Now that you know how to write a constructive critique that can talk successfully about composition, l challenge you to spend those extra 2 and a half minutes on your critiques. Utilizing our weapon of compositional knowledge is the only way we can fight back against the Plague of the Digital High Five. Let's do this, for ourselves, and for our community!

The Plague of the Digital High Five

We live in a difficult time. A time of superfluous likes and favs. A time of shallow critiques. A time of stifled growth and innovation. A time of the Digital High Five.  Like a plague of undead zombies, the Digital High Five is slowly but surely spreading its virus into every crack and crevice of the internet. It cannot continue. We must fight back.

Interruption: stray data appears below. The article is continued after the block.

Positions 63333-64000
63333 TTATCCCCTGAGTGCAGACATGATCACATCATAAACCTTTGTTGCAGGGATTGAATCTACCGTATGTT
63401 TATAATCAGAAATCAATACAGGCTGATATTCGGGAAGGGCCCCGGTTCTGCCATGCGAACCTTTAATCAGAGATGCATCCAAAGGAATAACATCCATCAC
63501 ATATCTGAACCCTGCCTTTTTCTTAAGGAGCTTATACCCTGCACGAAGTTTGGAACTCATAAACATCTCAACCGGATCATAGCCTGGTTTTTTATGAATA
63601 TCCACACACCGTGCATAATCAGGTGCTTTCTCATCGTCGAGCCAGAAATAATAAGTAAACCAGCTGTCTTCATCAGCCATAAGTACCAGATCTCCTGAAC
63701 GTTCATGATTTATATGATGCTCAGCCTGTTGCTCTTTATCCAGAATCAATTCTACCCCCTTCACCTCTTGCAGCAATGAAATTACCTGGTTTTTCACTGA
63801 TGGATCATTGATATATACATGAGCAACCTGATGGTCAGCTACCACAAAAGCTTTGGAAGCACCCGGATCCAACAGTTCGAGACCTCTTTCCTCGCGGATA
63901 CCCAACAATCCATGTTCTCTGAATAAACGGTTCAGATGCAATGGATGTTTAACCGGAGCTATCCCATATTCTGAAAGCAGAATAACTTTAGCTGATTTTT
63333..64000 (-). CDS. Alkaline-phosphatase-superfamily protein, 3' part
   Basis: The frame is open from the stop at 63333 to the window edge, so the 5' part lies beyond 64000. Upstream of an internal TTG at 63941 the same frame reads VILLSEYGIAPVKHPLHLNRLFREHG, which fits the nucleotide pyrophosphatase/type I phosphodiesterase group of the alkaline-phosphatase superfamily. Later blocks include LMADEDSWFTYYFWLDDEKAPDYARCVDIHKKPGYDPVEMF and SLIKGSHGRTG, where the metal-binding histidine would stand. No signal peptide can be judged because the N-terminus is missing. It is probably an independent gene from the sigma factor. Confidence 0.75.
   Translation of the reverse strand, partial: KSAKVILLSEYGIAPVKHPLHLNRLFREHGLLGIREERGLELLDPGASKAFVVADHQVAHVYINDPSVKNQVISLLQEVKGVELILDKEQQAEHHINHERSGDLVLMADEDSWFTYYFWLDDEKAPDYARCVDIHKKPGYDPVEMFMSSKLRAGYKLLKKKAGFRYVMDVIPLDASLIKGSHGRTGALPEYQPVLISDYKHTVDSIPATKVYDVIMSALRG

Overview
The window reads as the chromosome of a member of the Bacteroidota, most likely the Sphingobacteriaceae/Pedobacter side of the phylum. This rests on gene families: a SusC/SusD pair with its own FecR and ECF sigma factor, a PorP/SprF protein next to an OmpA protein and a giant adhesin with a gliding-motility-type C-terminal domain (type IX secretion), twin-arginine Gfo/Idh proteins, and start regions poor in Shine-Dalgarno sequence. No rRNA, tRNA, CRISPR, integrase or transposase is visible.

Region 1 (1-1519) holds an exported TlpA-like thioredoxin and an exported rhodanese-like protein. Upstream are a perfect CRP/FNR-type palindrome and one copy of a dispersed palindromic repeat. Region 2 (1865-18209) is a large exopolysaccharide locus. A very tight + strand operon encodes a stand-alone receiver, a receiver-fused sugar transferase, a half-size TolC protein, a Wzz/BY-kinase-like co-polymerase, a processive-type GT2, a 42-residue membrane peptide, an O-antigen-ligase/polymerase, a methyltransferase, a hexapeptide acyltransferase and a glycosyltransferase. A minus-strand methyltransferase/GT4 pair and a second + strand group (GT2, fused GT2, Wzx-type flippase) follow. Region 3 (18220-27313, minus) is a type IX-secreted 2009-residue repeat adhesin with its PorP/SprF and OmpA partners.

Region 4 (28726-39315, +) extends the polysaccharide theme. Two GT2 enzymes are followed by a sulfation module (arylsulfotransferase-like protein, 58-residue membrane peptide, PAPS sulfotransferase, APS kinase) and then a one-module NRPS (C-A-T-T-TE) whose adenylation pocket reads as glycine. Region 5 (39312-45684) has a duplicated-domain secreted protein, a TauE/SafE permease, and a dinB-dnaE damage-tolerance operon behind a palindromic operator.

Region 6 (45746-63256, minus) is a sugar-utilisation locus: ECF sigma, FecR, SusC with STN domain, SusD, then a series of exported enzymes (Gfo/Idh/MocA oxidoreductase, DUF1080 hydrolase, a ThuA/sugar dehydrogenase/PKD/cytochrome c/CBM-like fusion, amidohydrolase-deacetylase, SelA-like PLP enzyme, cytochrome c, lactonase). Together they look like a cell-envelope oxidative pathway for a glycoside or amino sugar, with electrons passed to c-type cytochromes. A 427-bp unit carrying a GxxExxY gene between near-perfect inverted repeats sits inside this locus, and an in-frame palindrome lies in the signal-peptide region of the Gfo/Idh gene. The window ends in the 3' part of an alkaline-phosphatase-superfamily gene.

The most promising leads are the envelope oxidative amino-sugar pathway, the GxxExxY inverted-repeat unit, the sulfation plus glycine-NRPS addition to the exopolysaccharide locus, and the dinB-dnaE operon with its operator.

You see, back in my day I had to walk five miles uphill just to get to my sunrise location. Wait… that's not right. You see, I come from a better time. I come from a time when in-depth discussion of images occurred regularly. It was just the way things were. As I posted images to various online forums, I received thoughtful critiques. In turn, I made a point of giving back to the community by giving my two cents. It did not matter that I was relatively inexperienced, it only mattered that I formed an opinion and wrote it down for others to read. Things operate quite differently now. Quick “likes”, “favs”, and short comments such as “Nice contrast.” are the norm. They are the dreaded Digital High Five, and ultimately, shallow and useless.